Tag Archives: skyscape

Good Morning!

Okay, it’s actually 2:15 EST.  It’s snowy out, and I’m having a hard time getting going on a day like today.  However, I was talking about morning, and so I continue.

Another ditty…it’s always darkest just before the dawn.  Literally, when I’m awake all night, I can see a grayness in the sky before dawn.  Figuratively, I guess that’s true.

But darkness and dawn are an excellent subject.  So, here’s “The Dark before Dawn”

It’s a little Christmas card like, didn’t mean it to be like that.   That’s supposed to be Venus, which shines brightly in the morning here. I had fun drawing this, it was different for me.

And Then It Dawned On Me

On nights when I’ve had trouble sleeping, I’ve stared out the window as morning approaches.  The sky looks peaceful and promising, not vibrant and bright as it does at sunset.  So, what makes a sunrise picture look different than a blazing sunset?

“Red sky at night,  sailors’ delight”

Red sky at morning, sailors take warning”

I’ve forgotten the scientific reason behind that little ditty, but it does answer my question.  I know now how to make a sunrise not look like a sunset.

Here’s a picture from a long time ago, which my good friend refers to as the “Psycho” house.  I can see what she means, but the windows were supposed to be reflecting the rising sun. Norman Bates doesn’t live there.

So, pastel greens instead of bright oranges and pinks make a sunrise.    Here’s a dawn from not too long ago:

Words Fail Me

I’ve been working on a drawing.  First version, I tried to do completely from imagination, and that turned out to be doomed to the trash can.  I should know better by now, that I need good reference pictures to do something believable.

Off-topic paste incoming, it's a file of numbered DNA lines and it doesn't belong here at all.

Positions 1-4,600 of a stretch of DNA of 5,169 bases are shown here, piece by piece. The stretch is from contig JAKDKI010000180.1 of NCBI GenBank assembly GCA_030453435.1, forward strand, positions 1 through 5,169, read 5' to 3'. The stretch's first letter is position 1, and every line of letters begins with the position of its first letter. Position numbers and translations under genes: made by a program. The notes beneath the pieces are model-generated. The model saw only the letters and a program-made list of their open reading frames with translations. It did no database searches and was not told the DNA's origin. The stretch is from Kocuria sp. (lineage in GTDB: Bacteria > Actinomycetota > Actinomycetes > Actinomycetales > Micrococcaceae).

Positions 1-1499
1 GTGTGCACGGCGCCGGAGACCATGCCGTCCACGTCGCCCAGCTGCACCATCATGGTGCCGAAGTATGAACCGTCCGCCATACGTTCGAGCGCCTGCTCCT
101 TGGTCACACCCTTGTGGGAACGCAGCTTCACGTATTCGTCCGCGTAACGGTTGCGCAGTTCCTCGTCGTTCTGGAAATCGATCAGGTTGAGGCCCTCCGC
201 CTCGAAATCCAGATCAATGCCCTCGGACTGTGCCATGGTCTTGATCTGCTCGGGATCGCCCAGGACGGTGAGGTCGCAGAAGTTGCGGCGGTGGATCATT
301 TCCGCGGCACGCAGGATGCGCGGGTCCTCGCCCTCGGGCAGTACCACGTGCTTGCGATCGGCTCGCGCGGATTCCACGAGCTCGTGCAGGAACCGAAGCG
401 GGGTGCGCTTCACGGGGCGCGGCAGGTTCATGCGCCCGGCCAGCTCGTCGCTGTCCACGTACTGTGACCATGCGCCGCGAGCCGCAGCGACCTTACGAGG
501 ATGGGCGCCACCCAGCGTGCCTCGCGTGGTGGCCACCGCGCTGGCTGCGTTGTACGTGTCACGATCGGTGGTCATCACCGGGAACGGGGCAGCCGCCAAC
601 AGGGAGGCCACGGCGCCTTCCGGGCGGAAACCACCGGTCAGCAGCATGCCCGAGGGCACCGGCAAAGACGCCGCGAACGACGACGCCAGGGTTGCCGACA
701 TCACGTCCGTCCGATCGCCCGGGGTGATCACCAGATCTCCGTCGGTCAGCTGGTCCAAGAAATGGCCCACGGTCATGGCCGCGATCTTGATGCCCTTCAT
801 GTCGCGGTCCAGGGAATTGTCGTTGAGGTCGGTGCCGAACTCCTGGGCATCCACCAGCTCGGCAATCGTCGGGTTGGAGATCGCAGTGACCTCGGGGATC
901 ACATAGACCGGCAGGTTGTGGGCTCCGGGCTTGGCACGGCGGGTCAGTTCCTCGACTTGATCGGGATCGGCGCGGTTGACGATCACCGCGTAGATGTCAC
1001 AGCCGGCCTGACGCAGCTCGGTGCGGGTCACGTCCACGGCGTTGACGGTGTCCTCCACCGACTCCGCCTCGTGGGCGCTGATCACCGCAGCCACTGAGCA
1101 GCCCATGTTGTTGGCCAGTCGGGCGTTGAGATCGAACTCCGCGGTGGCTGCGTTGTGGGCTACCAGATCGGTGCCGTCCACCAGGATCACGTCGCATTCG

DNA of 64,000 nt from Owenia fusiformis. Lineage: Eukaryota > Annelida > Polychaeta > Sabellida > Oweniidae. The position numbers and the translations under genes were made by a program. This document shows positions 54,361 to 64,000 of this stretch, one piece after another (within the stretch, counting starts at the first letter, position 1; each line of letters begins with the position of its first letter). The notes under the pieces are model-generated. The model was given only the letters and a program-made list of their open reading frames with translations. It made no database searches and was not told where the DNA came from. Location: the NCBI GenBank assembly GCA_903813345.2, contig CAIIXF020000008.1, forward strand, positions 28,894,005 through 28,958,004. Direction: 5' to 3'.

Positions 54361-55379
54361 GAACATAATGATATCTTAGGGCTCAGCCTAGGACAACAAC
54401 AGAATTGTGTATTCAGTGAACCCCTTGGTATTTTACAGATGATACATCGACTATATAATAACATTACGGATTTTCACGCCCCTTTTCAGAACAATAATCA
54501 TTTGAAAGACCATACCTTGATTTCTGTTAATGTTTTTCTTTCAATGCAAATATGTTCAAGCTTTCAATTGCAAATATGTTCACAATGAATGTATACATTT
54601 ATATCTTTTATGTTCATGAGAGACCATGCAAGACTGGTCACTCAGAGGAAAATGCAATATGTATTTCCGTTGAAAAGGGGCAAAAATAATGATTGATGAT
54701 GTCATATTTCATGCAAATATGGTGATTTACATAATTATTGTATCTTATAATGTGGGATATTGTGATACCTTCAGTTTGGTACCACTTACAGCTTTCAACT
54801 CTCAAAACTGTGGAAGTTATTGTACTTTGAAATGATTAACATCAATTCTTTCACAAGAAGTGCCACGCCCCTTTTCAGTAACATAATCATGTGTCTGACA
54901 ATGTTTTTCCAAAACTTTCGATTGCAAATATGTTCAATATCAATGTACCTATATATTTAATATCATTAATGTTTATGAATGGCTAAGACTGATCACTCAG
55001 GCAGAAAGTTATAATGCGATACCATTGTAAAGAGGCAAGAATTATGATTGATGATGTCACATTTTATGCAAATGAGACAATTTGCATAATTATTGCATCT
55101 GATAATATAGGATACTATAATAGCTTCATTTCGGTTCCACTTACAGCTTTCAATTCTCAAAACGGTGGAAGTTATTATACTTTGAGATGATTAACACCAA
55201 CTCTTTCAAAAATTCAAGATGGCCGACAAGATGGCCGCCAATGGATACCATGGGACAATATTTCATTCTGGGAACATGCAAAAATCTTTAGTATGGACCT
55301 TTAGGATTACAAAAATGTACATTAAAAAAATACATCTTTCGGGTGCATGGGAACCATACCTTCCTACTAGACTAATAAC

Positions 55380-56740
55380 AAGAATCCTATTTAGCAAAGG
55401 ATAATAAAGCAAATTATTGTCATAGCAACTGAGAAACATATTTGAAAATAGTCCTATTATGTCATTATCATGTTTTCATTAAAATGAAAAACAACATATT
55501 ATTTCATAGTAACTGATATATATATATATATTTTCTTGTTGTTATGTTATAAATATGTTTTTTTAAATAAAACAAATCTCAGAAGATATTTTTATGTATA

Then, good references in hand, I redid the drawing.  This time, I was satisfied with it, but when it came to writing this blog, I couldn’t think of anything to say.  Yes, that can actually happen!  I was at a loss for words.

Flashback to my short-lived, day job of last month.  Everyone was thrilled about the Super Moon in December.  As I stood in below freezing weather, waiting a half hour to the bus, I would gaze to the east.  There was the Super Moon, on the horizon.  The sky was pink like the inside of a seashell.  So, impressed that I was, I decided to draw it.

And that’s that.  No metaphor comes to mind for it.  I can’t think of anything to say, except “This scene was pretty so I drew it”.  Those are the only words for it.

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It Was a Nice Idea, While it Lasted

Having a shortage of paper, and a shortage of energy, I decided the best way to keep up with my art, was to do little handmade notecards…much as I did holiday cards for the Winter Boutique.  Something that I could maybe sell for $5 easily at a later show of some sort.  Just relaxing, fun easy drawing, sketching and coloring.  That’s what I thought.

Yeah, right. I did one, promptly misplaced it.  Then, having been wowed by the Supermoon last month as I left my day job, I did another little card.  I thought, well maybe that would be good for a full size drawing.  That was it, I jinxed myself.  I could not think of another fun, playful idea to put on a notecard.  The well of ideas just dried up.

I kept returning to the Supermoon.  So, I guess, I’m destined to make a large drawing based on this little notecard.